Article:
We use these maps in conjunction with apps to make sure we’re camping legally in California.

Other Places you can Camp for Free in California

Oftentimes, you’ll just be trying to get from Point A to Point B when roadtripping through California. So, you may not want to spend hours driving down dirt roads on federal lands.

Here are some other places you can find free overnight parking in California. If you’re camping on private property, it’s recommended you make a call first to be safe.

  • Rest Stops
  • Casinos
  • Walmart
  • Cracker Barrel
  • Cabellas
  • Camping World
  • Sam’s Club
  • Truck Stops
  • Vacant Parking Lots
  • Church Parking Lots

I do recommend you read reviews on any of the aforementioned camping apps or make phone calls before trying out some of these suggestions.

We have camped for free overnight in rest stops and at truck stops all over California with no problems at all.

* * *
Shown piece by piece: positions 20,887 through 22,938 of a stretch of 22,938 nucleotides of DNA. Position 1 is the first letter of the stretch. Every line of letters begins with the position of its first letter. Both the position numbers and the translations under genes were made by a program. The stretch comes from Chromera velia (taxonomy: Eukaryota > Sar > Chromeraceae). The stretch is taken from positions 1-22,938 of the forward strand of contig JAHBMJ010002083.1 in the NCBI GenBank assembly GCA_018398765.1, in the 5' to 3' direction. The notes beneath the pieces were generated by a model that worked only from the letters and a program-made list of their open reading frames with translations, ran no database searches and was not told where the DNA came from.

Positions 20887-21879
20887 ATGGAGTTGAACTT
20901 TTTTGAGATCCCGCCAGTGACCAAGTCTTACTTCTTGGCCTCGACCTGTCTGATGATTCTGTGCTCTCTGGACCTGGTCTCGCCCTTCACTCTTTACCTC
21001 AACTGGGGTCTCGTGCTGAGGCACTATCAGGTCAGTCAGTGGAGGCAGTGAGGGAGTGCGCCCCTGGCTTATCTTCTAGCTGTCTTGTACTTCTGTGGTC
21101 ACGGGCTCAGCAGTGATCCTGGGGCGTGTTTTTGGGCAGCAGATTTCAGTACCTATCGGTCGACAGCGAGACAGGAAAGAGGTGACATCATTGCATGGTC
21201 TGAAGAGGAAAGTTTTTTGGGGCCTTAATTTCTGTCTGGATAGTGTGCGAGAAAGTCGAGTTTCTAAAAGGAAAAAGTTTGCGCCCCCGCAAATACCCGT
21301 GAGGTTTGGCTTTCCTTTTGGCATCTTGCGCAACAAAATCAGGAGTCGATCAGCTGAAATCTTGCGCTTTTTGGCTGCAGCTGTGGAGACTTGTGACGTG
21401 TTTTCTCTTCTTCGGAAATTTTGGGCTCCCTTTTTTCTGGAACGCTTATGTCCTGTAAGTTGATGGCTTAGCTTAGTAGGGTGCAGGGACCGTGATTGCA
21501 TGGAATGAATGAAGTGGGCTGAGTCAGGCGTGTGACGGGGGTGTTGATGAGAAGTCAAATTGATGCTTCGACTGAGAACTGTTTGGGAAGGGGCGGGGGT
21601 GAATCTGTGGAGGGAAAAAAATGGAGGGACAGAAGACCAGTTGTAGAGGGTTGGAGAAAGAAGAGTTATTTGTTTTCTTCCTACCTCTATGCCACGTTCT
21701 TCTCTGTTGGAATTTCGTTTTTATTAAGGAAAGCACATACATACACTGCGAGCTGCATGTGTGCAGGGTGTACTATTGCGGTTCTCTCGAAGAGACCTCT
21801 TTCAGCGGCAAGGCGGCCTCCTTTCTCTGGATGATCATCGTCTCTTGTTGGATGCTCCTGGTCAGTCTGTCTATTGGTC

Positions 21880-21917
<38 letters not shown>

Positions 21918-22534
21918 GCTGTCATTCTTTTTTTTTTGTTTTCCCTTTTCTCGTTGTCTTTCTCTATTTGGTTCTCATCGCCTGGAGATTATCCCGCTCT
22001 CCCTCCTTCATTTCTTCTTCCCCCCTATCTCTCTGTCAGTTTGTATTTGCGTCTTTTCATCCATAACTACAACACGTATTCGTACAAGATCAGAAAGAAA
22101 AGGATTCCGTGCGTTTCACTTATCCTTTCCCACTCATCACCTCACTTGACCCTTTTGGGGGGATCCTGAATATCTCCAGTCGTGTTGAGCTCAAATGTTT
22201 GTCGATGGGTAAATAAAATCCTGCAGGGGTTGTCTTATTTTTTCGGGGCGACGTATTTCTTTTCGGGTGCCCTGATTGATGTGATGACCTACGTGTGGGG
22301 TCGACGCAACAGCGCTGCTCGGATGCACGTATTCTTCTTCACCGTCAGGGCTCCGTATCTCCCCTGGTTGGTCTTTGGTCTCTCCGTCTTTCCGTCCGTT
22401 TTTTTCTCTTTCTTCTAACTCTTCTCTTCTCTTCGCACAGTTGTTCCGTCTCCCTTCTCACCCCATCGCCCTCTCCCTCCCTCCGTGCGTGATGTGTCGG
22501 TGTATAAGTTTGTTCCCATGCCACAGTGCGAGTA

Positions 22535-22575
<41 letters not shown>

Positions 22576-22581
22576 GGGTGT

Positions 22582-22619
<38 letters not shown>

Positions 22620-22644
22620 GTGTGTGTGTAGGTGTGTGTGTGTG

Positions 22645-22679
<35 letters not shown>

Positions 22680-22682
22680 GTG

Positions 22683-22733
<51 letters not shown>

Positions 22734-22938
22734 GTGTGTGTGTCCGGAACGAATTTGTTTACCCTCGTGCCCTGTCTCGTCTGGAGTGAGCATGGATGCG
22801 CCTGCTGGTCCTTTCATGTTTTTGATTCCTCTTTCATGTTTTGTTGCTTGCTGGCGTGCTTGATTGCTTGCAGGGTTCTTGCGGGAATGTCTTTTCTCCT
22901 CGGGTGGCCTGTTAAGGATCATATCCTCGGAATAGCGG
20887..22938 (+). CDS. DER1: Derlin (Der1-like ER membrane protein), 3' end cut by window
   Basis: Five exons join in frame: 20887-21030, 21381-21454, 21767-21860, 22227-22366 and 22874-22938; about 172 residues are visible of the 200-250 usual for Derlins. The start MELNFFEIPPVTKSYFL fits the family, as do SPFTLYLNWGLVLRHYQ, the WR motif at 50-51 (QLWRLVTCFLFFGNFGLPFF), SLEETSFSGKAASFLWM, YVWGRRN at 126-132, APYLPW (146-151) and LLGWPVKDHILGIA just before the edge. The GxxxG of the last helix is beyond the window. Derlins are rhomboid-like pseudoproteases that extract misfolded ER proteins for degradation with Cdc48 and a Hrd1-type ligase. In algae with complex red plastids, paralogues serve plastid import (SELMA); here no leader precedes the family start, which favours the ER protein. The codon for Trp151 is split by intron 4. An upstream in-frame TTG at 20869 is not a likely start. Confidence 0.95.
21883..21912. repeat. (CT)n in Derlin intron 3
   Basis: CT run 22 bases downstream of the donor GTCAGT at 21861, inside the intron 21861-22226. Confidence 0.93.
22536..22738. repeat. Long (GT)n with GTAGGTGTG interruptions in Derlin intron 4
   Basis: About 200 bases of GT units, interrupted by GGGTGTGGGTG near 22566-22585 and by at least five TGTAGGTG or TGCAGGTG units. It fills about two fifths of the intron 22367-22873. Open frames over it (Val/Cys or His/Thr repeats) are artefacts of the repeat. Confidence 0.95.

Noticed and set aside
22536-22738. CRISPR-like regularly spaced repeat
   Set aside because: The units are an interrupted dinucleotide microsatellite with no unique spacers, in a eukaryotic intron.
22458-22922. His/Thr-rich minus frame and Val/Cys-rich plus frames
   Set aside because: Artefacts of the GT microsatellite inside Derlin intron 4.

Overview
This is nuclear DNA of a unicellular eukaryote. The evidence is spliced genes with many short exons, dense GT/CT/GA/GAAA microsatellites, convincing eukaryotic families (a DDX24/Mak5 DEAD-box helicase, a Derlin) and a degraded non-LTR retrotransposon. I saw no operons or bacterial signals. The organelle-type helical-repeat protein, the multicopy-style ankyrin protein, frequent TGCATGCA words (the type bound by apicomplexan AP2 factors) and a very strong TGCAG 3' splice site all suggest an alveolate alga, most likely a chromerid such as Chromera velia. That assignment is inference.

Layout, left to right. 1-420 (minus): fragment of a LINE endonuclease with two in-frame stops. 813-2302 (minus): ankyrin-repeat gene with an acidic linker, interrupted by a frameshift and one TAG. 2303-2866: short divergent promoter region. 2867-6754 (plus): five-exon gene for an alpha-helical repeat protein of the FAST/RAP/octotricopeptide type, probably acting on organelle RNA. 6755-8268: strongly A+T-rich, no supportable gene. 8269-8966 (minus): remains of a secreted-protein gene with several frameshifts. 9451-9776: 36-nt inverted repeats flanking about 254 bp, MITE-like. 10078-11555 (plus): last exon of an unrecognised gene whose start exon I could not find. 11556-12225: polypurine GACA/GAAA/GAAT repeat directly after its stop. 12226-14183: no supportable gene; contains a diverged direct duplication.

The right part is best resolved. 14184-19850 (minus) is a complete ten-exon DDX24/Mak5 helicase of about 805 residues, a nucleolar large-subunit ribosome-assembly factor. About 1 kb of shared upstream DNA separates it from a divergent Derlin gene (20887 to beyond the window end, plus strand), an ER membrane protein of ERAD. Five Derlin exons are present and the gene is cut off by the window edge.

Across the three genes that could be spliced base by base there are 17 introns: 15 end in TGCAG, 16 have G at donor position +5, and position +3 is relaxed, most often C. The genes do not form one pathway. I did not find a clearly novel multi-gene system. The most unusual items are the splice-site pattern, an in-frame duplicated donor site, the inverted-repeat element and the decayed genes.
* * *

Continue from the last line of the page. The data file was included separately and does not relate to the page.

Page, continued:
Conclusion on California Free Camping

As you can see, there’s free camping to be discovered all over the Golden State. We’ve mostly camped for free in Southern California, as we just love desert views.

But you can also find dispersed camping in the Sierra Nevada near both Yosemite and Sequoia National Parks. This is a great way to save on campground fees while being close to beautiful hiking trails.

We really prefer camping for free in California. It’s peaceful, quiet and offers true solitude.

After boondocking, you’ll find it difficult to go back to a campground with noisy generators and late-night parties.

Give it a try!

Other stories you should check out:

Leave a Comment